Orange County Herald Center COVID-19 Community Resources
A Pastoral Counselor’s Reflection Amidst COVID-19
“For God gave us a spirit not of fear but of power and love and self-control.”
2 Timothy 1:7
Over the course of these few weeks as we have been living in the new reality of COVID-19, I have heard a varying degree of Christian responses to COVID-19. For some, we must take all necessary precautions out of love for our neighbor and flattening the curve. For others, this is a time for the church to rise up and be the community of strength that doesn’t live in fear but demonstrates power. The tension comes when there are disagreements over how to implement these well intentioned ideas.
First, let’s consider what it means to live in a spirit of fear. Fear is an interesting emotion that seems to be highly connected with surprise, sadness, and anger. Encountering something we were not expecting (surprise), experiencing the loss of the safety of life’s rhythms (sadness), or feeling the need to respond quickly to fight the problem (anger) are all ways in which we can respond to fear. Another way to think of this, is when our body’s automatic nervous system is triggered by some threat, we have four responses. We can face the issue, fight the issue, flee from the issue, or freeze amidst the issue. As we consider the threat of COVID-19, it is understandable that as Christians we may default to fight, flee, or freeze. As we look at 2 Timothy 1:7, the spirit of fear is not an anomaly but a very real reality that we must respond to through the power of the Holy Spirit towards greater love and self-control.
In our new reality of COVID-19, we are not given a time to pause from loving those God has placed in our lives. While there are many things that we must pause, we must not pause in love. As our lives have slowed down, we must take advantage of the slower pace of life and in response invest in love. Take this season to enter and soak in the intimate relationship we have with God. As there is now more time, let us open God’s word and really strive to hear from God, let us spend time in prayer and thanksgiving over how all of life is sustained by God’s grace, and let us develop a heart of worship that will carry over even after COVID-19. Take this time in your life to not only love God, but to love others. Let us rise up to be a church, that takes the initiative to call up one another to simply chat and spend quality time, that meets the needs of the more vulnerable in our society, and to be citizens that do not add to the panic but are able to be agents peace through informed and empathetic discourse.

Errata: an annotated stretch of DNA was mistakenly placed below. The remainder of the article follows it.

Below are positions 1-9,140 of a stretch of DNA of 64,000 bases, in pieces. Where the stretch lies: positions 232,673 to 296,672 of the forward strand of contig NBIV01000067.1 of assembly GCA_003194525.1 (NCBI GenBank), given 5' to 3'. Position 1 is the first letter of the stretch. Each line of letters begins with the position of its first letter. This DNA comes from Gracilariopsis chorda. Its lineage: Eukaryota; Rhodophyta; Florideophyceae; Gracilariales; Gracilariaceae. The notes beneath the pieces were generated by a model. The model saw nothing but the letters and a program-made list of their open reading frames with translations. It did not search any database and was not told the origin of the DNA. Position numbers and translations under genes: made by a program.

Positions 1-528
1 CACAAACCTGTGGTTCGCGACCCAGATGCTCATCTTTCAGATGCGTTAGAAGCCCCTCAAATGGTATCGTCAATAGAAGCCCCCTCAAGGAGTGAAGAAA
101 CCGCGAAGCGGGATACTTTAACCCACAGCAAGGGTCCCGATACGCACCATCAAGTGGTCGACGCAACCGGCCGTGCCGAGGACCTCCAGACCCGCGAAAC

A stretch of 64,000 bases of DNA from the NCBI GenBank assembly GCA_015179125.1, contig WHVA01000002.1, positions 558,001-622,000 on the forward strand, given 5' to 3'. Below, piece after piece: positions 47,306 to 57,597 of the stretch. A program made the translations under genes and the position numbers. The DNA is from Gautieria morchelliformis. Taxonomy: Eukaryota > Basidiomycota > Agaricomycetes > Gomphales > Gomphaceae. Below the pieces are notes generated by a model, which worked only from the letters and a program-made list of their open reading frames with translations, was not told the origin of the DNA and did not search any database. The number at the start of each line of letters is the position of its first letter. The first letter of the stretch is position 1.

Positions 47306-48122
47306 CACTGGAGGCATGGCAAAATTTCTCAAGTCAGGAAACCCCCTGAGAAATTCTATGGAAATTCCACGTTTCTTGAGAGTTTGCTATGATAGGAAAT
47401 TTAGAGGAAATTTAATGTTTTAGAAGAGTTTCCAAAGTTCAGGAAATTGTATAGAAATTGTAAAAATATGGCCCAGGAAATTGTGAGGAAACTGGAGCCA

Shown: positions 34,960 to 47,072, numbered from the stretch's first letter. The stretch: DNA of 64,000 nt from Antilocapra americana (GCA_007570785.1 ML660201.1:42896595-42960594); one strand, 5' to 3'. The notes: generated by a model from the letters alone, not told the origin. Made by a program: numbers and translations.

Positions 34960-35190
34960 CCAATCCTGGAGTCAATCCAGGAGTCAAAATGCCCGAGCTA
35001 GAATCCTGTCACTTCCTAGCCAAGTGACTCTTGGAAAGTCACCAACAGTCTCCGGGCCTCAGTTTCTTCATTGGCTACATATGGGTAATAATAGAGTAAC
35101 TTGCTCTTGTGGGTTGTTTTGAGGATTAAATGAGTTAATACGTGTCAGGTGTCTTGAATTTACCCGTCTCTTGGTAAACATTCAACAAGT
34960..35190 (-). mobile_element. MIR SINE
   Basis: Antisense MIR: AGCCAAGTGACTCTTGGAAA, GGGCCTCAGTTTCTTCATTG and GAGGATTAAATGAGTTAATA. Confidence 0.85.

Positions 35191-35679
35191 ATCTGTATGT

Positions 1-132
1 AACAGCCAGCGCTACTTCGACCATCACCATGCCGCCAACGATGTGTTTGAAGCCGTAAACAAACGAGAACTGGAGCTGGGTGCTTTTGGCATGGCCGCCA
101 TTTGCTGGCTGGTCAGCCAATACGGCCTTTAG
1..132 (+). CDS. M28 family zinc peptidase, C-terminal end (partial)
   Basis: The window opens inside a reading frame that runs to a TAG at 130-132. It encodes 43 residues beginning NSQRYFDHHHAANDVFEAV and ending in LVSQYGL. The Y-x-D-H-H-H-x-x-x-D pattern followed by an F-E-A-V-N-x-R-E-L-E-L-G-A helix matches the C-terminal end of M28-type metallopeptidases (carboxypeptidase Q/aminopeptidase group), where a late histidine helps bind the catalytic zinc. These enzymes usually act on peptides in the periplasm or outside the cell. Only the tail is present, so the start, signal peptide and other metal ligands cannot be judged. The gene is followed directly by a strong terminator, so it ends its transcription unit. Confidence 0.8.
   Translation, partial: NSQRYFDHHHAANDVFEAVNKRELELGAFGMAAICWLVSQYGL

Remember that God is God and you are not. For some of us, in moments of panic we are tempted into a Messiah complex. Let us be Christians of humility and trust that God has placed people in our lives who are tirelessly working to figure out a solution to COVID-19. Let us as Christians rise up to have a measured and wise response. We do not need to hoard resources for fear of scarcity, create more noise to accelerate panic, or overreact to the chaos that is being thrown at us. Rather, we must become generous in understanding that there are many who will be hit hard during this time, empathetic in listening amidst the panic that creates fear, and respond to the chaos in a godly and wise way that first seeks His will and not ours.
The truth is the world is a scary place. There is a ton of fear and insecurity, and while we are Christians we are not immune to any of this; however, as Christians we know the King of Kings, Lord of Lords, and the Great Physician. We may not know what tomorrow holds, but we know the one who holds tomorrow and as Christians I implore all of us to remain steadfast and to be still and know that He is God. My prayers are with you, and remember that you are known and loved.
David Ding, Director of Life Groups and College Ministry, University Covenant Church